Bonding over bagpipes
July 2022 Good News
Grant Laporte and Duncan Watson have had a remarkable, decades-long friendship that started because of their love of the bagpipes. When they met in 1980, Duncan was an aircraft mechanic, playing with the Delta Police Pipe Band, and Grant was a learner of the pipes. They were asked to play at the Royal Edinburgh Military Tattoo, an annual series of musical performances hosted in Edinburgh Castle in the capital of Scotland. It was during this trip while bunking together that their friendship began to flourish.
Once back home, Duncan encouraged Grant to join the Delta band, as they were more welcoming to adult learners. After continuous pestering, Grant agreed to join. The two of them began arranging and organizing band invitations and travelling to their out-of-town performances.
It was while playing the Hawaiian Highland Games together that Duncan met his wife-to-be, Maire. Eighteen months later, Grant was honoured when he was asked to be the best man at their wedding. Maire is now Duncan's "love, best friend, chief advocate, support person, conscience, and sergeant major." The couple became a team, determined to face any challenge life may present together.
In their 30's, Grant and Duncan both decided to embark on professional development courses to improve their careers, leaning on each other for motivation. During one of their phone calls, Duncan admitted he needed some encouragement to attend band practice, and suggested they schedule weekly check-in calls. It would not be the last time they would lean on each other for support.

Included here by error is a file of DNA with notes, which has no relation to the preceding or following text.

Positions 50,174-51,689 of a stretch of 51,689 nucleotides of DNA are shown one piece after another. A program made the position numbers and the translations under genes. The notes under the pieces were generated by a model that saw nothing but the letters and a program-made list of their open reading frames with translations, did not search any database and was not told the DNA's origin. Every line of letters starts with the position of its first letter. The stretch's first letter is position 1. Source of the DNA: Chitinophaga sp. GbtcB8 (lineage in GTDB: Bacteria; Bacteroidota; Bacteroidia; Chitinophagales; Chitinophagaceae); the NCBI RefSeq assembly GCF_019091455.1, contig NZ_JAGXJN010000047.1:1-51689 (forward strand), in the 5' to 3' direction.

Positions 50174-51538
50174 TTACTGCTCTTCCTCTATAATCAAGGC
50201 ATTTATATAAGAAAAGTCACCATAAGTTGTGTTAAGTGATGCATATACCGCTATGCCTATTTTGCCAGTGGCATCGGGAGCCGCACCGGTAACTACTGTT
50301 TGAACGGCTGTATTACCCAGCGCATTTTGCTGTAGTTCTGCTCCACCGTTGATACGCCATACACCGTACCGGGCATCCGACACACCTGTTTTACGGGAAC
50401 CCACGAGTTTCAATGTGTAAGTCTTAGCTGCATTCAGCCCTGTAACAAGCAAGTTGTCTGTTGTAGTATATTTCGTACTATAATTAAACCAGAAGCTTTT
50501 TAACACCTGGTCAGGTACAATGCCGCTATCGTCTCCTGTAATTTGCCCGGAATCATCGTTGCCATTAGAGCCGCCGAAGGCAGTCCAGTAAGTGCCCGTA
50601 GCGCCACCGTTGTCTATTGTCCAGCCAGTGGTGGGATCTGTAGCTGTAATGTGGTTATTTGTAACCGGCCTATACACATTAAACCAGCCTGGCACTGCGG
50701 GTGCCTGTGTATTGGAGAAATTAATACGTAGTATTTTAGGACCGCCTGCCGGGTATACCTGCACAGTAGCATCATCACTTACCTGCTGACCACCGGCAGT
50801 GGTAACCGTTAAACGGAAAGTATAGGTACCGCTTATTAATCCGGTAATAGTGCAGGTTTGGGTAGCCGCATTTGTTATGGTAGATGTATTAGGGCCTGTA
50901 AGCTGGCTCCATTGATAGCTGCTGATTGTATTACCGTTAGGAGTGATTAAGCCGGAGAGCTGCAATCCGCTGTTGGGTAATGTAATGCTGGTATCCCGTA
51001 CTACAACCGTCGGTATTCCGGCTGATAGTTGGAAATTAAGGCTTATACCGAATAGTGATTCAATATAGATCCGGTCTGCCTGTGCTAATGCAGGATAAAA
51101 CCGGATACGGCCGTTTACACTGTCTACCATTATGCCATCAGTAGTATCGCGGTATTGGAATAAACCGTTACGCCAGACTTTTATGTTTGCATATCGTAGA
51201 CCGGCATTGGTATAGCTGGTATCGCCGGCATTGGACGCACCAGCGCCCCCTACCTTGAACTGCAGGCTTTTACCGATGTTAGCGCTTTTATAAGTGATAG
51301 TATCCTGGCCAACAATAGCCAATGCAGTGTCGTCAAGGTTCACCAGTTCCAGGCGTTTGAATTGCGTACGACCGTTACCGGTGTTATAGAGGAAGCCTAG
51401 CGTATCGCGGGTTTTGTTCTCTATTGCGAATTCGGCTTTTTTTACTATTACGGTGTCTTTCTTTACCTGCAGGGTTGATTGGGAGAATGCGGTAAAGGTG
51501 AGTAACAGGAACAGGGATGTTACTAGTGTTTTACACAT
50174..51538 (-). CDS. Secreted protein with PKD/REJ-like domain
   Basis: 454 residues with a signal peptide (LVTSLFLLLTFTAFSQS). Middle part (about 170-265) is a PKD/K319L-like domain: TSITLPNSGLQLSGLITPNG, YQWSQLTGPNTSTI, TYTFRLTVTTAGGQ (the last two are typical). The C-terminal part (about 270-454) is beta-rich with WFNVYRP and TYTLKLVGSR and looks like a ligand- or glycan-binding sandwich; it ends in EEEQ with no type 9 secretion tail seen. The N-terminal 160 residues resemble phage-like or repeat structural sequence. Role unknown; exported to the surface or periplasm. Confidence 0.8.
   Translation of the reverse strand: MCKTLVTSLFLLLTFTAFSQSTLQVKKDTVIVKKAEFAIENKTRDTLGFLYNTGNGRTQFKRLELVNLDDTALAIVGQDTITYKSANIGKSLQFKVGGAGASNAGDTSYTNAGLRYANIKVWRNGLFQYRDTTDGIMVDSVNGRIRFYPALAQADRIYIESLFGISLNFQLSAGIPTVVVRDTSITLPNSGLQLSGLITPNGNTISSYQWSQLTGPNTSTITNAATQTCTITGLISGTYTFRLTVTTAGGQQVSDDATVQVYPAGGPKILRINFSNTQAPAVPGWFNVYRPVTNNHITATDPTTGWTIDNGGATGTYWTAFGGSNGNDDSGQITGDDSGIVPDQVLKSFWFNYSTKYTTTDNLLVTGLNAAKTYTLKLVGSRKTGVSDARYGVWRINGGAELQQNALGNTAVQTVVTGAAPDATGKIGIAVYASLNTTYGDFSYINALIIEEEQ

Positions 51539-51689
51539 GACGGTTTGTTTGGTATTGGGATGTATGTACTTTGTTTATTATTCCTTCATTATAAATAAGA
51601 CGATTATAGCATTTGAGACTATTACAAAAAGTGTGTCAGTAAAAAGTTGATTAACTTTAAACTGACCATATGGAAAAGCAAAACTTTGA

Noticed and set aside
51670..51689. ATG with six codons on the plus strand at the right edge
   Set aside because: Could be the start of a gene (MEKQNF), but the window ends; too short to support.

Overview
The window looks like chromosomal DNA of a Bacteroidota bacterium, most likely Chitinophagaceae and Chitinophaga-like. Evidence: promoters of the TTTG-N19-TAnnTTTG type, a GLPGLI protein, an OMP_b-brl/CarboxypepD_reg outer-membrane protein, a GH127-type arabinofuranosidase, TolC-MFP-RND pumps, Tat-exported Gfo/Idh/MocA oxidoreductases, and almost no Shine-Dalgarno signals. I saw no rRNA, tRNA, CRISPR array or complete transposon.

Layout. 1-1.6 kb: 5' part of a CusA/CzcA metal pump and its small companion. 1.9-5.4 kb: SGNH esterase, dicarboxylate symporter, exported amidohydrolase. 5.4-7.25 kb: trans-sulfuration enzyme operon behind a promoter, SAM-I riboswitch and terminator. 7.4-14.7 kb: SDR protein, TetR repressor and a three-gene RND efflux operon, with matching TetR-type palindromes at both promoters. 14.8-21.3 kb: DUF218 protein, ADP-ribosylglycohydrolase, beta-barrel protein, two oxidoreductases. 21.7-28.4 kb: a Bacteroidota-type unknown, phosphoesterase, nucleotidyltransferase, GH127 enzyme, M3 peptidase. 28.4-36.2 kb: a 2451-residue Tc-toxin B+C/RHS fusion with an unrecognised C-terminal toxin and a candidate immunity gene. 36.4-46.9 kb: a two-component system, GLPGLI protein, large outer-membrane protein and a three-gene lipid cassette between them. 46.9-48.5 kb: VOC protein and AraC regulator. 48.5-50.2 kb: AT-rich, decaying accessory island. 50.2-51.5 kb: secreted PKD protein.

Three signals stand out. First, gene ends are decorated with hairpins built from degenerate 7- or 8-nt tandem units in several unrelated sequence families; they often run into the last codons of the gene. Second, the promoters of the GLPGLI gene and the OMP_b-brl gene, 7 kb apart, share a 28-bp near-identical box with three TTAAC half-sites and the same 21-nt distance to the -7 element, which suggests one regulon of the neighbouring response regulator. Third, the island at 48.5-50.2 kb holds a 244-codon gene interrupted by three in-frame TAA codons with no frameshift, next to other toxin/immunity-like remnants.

In the 2000's, Duncan and Maire moved to Australia, and despite the vast geographical distance separating them, Duncan and Grant's friendship remained strong as ever. When Duncan returned home to Vancouver Island, he told Grant he was diagnosed with Parkinson's disease (PD). Memories of his own grandfather's experience with PD filled Grant's mind immediately, and he recalled his grandfather's progression through the illness. At first, he was fearful for his friend, but the fear quickly turned to resentment that Duncan should have to face such a difficult challenge.
Throughout his journey with Parkinson's, Duncan has candidly shared the impact PD has on his ability to play the bagpipes. Besides the visible tremors that are most commonly associated with the disease, he faces an internal, less perceptible challenge – anxiety. The symptoms interfered so much with his playing that he regretfully declined when asked to perform at a family member's celebration of life. However, Grant had a gift for his friend. He had Duncan's father's old bagpipes restored, which had been found covered in mildew due to being kept in a basement for many years. When he received the pipes, Duncan began to play again and ultimately, decided to play at the celebration of life.
On April 30, the friends arrived at the hall where the event would take place. While tuning their pipes, Grant could tell Duncan was nervous, but the anxiety melted away once they began to play together, despite Duncan not having played in 20 years. After the performance, Duncan said he was considering joining the small Qualicum Beach band, which he now attends regularly. Grant wonders if perhaps he is practicing to play at Maire's nephew's upcoming wedding.
When Grant sent Duncan a story detailing their experiences together as both friends and bandmates, Duncan replied, "Grant, you are such a special friend. Your story came through at the right time, as I was struggling with PD, as some days it is all-encompassing. But your story made me not feel alone with this disease and reinforces that I have friends who matter."